reflective. We are saturated with information, and that makes it harder for us
to know our selves."
Roger Waters sang (rather better than me)“You
are only coming through in waves, your lips move but I can’t hear what you’re
saying”. It seems possible to me that the more we communicate with each other –
by text email Facebook twitter and so on – the harder it is to hear what God is
trying to say to us directly. Let’s be clear, I know we would say God has
spoken to us if another person said or did something that had a big spiritual
resonance with us, but let us not forget that the New Testament church of which
we are part was given the gift of prophecy – of God speaking directly to his
people through individuals. – Its as if the airwaves are clogged with so much
information and communication (a lot of it of dubious value) that God can’t get
a word in edgeways.
But God says to Ezekiel “I will speak to
you”. God wants to communicate with us, it is his intention to speak to us –
its why we have the Bible and its one of the reasons why he sent us his Holy
Spirit, so we should not make the mistake that many in the world and in parts
of the church make – to assume God is not speaking any more.
How do we fix that part of our problem? I
think it’s going to be about prioritizing our listening. I hereby resolve to
spend more time in reflective prayer than I do on Facebook, and I will see
whether the Lord can get through more easily. How about you? What device or
connection might you turn off or down to be able to hear God?
Once we hear from God, our next problem is
that we cannot bring ourselves to speak it out. We are uplifted by tales of
treasure hunting – of seeking out people in the street to tell them a word from
God, but for most of us that is something that someone else does. But why not
you and me?
I think it is because we have become
comfortably numb. Just as Pink in ‘The Wall’ is injected with painkillers to
enable him to perform but severely limiting his perception, our comfortable and
easy lives have effectively numbed us, preventing us from communicating
properly with God and with our neighbour.
If you doubt me consider this; Christian
communities such as those in Iraq, or Pakistan, or China, and other places
where being a Christian can be an arrestable offence, are places where prophecy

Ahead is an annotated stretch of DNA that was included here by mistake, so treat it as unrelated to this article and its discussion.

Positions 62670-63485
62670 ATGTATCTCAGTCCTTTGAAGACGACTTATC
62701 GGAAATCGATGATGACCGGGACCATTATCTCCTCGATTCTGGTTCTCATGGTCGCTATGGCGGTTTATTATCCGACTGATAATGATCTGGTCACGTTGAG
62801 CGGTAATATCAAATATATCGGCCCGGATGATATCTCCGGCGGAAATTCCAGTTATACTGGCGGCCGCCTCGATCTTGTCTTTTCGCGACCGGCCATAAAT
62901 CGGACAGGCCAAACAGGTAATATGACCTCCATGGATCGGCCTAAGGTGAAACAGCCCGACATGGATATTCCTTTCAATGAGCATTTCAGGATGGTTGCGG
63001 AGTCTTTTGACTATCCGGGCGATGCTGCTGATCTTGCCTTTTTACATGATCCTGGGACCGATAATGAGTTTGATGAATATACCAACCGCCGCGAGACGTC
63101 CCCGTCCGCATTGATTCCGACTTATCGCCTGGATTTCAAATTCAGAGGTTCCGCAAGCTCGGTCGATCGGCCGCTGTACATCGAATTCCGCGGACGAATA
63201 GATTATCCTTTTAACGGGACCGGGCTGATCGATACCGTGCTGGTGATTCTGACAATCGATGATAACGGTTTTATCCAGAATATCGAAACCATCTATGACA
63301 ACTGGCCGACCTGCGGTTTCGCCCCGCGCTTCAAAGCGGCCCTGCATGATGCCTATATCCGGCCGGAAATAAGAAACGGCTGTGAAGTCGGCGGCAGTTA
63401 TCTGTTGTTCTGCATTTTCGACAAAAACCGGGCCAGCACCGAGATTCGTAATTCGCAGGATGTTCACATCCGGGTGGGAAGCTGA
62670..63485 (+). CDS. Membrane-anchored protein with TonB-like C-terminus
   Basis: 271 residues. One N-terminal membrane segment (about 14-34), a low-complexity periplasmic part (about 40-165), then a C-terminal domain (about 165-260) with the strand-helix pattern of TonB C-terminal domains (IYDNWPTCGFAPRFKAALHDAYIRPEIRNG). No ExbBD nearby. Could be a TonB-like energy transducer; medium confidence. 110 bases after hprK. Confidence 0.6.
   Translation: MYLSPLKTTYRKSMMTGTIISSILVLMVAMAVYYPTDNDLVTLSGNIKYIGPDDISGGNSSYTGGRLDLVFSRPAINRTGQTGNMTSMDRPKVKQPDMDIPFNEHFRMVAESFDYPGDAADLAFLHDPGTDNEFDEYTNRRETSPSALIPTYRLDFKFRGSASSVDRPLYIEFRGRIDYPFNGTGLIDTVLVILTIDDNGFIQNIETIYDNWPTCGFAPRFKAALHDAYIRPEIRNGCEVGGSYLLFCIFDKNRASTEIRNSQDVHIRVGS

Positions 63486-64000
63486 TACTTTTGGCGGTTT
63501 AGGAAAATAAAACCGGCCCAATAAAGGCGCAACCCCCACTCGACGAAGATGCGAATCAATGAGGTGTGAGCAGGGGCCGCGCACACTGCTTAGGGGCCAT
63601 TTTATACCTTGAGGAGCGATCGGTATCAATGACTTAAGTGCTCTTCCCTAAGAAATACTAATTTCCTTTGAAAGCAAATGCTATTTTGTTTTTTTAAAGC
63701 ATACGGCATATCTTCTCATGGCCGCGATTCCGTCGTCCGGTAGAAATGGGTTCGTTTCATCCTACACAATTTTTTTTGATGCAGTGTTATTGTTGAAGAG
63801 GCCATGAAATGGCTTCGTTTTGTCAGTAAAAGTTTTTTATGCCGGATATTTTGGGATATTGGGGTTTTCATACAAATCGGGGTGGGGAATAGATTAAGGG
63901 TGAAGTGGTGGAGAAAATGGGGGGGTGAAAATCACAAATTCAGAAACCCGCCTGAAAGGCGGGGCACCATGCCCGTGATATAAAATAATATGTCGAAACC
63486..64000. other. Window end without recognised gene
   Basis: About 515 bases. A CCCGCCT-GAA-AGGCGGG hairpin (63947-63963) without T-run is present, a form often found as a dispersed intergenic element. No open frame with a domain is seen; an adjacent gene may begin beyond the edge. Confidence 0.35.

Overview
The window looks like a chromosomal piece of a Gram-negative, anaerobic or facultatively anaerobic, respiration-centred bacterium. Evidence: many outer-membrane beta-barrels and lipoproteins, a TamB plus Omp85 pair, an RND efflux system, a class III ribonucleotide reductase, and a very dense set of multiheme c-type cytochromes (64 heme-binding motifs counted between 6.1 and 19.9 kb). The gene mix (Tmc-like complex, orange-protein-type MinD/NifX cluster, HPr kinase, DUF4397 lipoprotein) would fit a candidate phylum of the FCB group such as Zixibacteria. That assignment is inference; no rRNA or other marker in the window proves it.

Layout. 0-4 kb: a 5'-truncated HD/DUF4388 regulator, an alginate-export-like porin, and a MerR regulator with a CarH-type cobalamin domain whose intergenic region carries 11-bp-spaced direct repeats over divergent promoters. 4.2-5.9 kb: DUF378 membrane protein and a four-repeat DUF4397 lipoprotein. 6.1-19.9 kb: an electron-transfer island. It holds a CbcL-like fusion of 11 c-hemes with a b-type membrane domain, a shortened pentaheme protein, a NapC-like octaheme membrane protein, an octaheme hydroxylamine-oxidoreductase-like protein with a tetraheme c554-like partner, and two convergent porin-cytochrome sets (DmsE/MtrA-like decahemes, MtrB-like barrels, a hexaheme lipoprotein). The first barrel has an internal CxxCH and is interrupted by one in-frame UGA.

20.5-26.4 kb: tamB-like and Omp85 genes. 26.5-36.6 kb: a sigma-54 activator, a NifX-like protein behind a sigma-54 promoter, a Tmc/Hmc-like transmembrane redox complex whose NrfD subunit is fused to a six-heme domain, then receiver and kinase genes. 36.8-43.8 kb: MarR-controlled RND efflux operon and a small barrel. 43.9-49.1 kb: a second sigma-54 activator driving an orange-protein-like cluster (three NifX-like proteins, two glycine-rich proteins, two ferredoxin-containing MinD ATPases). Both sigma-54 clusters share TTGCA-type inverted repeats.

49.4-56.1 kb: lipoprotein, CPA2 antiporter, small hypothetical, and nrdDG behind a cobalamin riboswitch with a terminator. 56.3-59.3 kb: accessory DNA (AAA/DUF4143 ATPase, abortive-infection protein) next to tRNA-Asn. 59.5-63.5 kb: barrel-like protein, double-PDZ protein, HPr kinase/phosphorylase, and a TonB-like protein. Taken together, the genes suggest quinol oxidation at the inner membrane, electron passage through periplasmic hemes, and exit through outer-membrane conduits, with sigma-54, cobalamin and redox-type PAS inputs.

takes a very strong role in church life. Equally, in Africa, where home
comforts for millions of people are a lot less comfortable than for us, the
concept of community and neighborliness goes a lot further than it does even in
our very close communities here. In those places, people are not numb to each
other’s needs, nor are they so numbed that they cannot hear what God is saying.
As I have said, I think it is harder to
communicate effectively because our means of communication have proliferated so
much recently. We become immune to the images on the news of suffering
elsewhere, so I thank God for things like Tear Fund or J1010 or even The
Braintree food bank who bring these issues right before our eyes and challenge
us on our own levels of comfort.
So I think we need to be more like the
Ugandan or Chinese or Iraqi church – more dependent on God, less on our own
strength, ability and prosperity. That way, just like Ezekiel who started with
nothing, we are going to be in a better place to hear from God.
But I don’t think we should cease using the
resources we have – they can mostly be deployed in the service of the
Kingdom (however I just don’t get
Remember those words I have been belting
out on my morning walk? At the end it goes
I turned to look but it was gone I cannot put my finger on it now The child is grown The dream is gone
so one possibility will be that to avoid
losing the ability to process things we see out of the corner of our eyes –
spiritually speaking – which are the things God wants to tell us about, is not
to lose the child in us, to remain child-like.
This is not the same as babyish, but it
does imply a dependence on someone other than ourselves – on our Heavenly
Father. I am going to invite my old friend Phil Steer, who has written a book on this
subject to come and speak to us about it sometime soon. For now I think it is
enough that we begin to listen – if we aren’t already – for the voice that
Ezekiel heard. The voice of the Spirit who gives the gift of prophecy to his
church. I’d be very happy to have more people than just me or the usual
suspects out here sharing what god has said to them.
We can also be assured that when we speak
out what we hear from the Lord, even if it is rejected, ‘a prophet has been